Guaifenesin is an expectorant. It helps loosen congestion in your chest and throat, making it easier to cough out through your mouth.
Phenylephrine is a decongestant that shrinks blood vessels in the nasal passages. Dilated blood vessels can cause nasal congestion (stuffy nose).
The combination of guaifenesin and phenylephrine is used to treat stuffy nose and sinus congestion, and to reduce chest congestion caused by the common cold or flu.
Guaifenesin and phenylephrine may also be used for other purposes not listed in this medication guide.
Always ask a doctor before giving a cough or cold medicine to a child. Death can occur from the misuse of cough and cold medicines in very young children. Do not use any other over-the-counter cough, cold, allergy, or sleep medication without first asking your doctor or pharmacist. If you take certain products together you may accidentally take too much of one or more types of medicine. Read the label of any other medicine you are using to see if it contains an antihistamine, decongestant, or cough suppressant.
Do not use this medication if you are allergic to guaifenesin or phenylephrine, or to other decongestants, diet pills, stimulants, or ADHD medications. Do not use a cough or cold medicine if you have used an MAO inhibitor such as isocarboxazid (Marplan), phenelzine (Nardil), rasagiline (Azilect), selegiline (Eldepryl, Emsam), or tranylcypromine (Parnate) within the past 14 days. Serious, life-threatening side effects can occur if you take cough or cold medicine before the MAO inhibitor has cleared from your body.
Before taking this medication, tell your doctor if you have
If you have any of these conditions, you may not be able to use this medication, or you may need a dosage adjustment or special tests during treatment.FDA pregnancy category C. This medication may be harmful to an unborn baby. Tell your doctor if you are pregnant or plan to become pregnant during treatment. This medication passes into breast milk and could harm a nursing baby. Do not use this medication without telling your doctor if you are breast-feeding a baby. This medication may be harmful to an unborn baby. Tell your doctor if you are pregnant or plan to become pregnant during treatment.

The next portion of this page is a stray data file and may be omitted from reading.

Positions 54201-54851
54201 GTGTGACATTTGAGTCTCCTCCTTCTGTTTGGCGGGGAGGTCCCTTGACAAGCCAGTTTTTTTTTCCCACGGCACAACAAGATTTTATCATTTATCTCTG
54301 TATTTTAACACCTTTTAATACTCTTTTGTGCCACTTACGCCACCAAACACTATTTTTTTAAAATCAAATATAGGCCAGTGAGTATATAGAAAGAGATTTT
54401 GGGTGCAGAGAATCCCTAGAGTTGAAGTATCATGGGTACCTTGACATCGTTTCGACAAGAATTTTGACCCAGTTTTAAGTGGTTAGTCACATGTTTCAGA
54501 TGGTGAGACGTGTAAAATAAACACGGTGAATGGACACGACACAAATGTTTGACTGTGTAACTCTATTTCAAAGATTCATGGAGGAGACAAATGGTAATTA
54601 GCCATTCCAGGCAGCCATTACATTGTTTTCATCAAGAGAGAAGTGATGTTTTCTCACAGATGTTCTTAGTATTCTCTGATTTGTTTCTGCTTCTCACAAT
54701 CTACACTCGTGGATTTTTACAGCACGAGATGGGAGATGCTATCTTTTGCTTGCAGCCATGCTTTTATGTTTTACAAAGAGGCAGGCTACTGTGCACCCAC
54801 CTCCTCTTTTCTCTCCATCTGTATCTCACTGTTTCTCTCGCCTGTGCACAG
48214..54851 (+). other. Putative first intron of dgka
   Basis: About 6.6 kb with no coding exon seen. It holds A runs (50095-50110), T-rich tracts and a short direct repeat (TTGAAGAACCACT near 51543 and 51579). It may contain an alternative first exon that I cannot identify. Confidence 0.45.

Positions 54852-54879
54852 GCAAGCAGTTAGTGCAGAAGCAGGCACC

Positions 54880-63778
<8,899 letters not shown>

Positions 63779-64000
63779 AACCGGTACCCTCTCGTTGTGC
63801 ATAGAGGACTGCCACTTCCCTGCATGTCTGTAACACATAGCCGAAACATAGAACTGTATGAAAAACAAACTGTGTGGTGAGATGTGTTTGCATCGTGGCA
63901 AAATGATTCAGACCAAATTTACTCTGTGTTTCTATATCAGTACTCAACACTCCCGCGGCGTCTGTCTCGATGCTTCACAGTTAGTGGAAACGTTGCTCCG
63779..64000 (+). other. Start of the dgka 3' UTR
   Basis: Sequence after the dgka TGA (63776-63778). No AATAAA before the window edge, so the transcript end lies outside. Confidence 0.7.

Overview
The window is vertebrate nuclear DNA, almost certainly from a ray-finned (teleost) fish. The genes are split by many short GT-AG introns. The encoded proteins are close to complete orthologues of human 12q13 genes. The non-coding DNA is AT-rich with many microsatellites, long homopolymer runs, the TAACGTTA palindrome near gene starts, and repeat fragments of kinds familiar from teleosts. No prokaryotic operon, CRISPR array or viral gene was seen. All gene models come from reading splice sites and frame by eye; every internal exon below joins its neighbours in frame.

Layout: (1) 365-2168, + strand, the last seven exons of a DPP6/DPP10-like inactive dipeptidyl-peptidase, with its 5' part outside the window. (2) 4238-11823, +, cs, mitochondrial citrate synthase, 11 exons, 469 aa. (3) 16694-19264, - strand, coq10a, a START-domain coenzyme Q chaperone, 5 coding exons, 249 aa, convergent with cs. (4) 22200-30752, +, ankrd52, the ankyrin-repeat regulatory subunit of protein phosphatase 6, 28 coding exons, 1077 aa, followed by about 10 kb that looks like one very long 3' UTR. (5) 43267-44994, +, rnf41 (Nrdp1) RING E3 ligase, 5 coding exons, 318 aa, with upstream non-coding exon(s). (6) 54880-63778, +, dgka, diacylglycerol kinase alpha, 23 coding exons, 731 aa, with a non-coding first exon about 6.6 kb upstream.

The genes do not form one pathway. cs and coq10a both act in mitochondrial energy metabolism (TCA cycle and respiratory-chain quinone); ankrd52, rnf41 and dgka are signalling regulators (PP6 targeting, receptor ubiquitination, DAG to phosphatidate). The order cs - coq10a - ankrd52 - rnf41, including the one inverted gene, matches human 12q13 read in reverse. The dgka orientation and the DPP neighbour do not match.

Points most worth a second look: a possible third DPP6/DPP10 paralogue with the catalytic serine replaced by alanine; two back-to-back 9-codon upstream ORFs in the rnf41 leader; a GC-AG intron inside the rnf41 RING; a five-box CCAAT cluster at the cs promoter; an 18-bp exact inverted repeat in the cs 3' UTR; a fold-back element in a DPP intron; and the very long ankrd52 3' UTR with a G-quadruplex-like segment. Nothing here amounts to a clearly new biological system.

Artificially-sweetened liquid forms of cold medicine may contain phenylalanine. This would be important to know if you have phenylketonuria (PKU). Check the ingredients and warnings on the medication label if you are concerned about phenylalanine.
Use this medication exactly as directed on the label, or as it has been prescribed by your doctor. Do not use the medication in larger amounts, or use it for longer than recommended. Cold medicine is usually taken only for a short time until your symptoms clear up.Always ask a doctor before giving cough or cold medicine to a child. Death can occur from the misuse of cough or cold medicine in very young children.
Measure the liquid form of this medicine with a special dose-measuring spoon or cup, not a regular table spoon. If you do not have a dose-measuring device, ask your pharmacist for one.Do not crush, chew, break, or open a controlled-release, delayed-release, or extended-release tablet or capsule. Swallow the pill whole. It is specially made to release medicine slowly in the body. Breaking or opening the pill would cause too much of the drug to be released at one time. Take guaifenesin and phenylephrine with food if it upsets your stomach. Talk with your doctor if your symptoms do not improve after 7 days of treatment, or if you have a fever with a headache, cough, or skin rash. Drink extra fluids to help loosen the congestion and lubricate your throat while you are taking this medication.